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Cancers 2015, 7(3), 1658-1683;

The Role of Hedgehog Signaling in Tumor Induced Bone Disease

Department of Veterans Affairs, Tennessee Valley Healthcare System, Nashville, TN 37235, USA
Vanderbilt Center for Bone Biology, Department of Medicine, Division of Clinical Pharmacology Vanderbilt University, Nashville, TN 372335, USA
Department of Cancer Biology, Vanderbilt University, Nashville, TN 37235, USA
Author to whom correspondence should be addressed.
Academic Editor: Hui-Wen Lo
Received: 9 July 2015 / Revised: 13 August 2015 / Accepted: 18 August 2015 / Published: 26 August 2015
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Despite significant progress in cancer treatments, tumor induced bone disease continues to cause significant morbidities. While tumors show distinct mutations and clinical characteristics, they behave similarly once they establish in bone. Tumors can metastasize to bone from distant sites (breast, prostate, lung), directly invade into bone (head and neck) or originate from the bone (melanoma, chondrosarcoma) where they cause pain, fractures, hypercalcemia, and ultimately, poor prognoses and outcomes. Tumors in bone secrete factors (interleukins and parathyroid hormone-related protein) that induce RANKL expression from osteoblasts, causing an increase in osteoclast mediated bone resorption. While the mechanisms involved varies slightly between tumor types, many tumors display an increase in Hedgehog signaling components that lead to increased tumor growth, therapy failure, and metastasis. The work of multiple laboratories has detailed Hh signaling in several tumor types and revealed that tumor establishment in bone can be controlled by both canonical and non-canonical Hh signaling in a cell type specific manner. This review will explore the role of Hh signaling in the modulation of tumor induced bone disease, and will shed insight into possible therapeutic interventions for blocking Hh signaling in these tumors. View Full-Text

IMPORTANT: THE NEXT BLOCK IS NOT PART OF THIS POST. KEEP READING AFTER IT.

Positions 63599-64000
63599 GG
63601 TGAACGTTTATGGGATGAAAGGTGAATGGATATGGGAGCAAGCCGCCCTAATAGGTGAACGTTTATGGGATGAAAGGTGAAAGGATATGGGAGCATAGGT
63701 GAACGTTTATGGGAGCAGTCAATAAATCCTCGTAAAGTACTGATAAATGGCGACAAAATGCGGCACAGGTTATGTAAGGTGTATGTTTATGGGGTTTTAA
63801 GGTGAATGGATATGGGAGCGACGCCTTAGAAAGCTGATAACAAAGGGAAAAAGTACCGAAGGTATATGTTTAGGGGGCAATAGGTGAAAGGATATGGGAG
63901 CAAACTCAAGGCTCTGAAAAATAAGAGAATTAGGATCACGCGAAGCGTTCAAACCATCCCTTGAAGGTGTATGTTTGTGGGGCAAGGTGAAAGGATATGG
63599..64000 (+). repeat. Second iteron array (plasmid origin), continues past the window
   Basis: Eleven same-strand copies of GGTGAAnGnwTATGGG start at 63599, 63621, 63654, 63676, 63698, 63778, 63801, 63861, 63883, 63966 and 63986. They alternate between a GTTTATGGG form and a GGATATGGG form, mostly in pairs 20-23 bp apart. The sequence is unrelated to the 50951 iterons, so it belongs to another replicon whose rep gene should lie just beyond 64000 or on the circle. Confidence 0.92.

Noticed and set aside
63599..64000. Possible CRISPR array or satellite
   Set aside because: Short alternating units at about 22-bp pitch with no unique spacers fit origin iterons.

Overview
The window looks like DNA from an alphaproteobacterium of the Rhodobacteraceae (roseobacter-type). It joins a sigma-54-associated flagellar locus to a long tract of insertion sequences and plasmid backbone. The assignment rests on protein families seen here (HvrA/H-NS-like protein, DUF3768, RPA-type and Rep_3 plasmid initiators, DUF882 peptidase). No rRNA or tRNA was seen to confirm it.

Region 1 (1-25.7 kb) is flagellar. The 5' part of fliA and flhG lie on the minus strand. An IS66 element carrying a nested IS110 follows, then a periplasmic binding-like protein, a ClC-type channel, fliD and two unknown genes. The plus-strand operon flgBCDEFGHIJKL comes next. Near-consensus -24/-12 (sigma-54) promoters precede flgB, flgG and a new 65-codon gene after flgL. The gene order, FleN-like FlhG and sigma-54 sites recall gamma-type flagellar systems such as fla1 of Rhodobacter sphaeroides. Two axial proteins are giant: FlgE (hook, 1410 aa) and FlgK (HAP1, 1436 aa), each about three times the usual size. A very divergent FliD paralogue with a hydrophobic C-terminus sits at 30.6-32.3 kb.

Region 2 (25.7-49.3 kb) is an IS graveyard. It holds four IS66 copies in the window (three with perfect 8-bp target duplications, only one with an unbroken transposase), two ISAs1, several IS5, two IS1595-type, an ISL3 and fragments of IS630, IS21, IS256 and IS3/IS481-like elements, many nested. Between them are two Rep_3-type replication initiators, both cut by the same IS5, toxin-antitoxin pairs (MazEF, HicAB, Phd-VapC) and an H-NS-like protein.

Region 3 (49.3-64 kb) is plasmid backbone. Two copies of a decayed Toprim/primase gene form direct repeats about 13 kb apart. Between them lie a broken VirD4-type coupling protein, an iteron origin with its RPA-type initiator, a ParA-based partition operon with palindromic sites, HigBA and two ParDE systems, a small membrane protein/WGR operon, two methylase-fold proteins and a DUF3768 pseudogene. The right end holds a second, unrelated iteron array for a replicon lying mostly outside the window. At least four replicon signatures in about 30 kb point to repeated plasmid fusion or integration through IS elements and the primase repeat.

Keywords: Hedgehog signaling; Gli; cancer; bone; metastasis Hedgehog signaling; Gli; cancer; bone; metastasis

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This is an open access article distributed under the Creative Commons Attribution License which permits unrestricted use, distribution, and reproduction in any medium, provided the original work is properly cited. (CC BY 4.0).

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Cannonier, S.A.; Sterling, J.A. The Role of Hedgehog Signaling in Tumor Induced Bone Disease. Cancers 2015, 7, 1658-1683.

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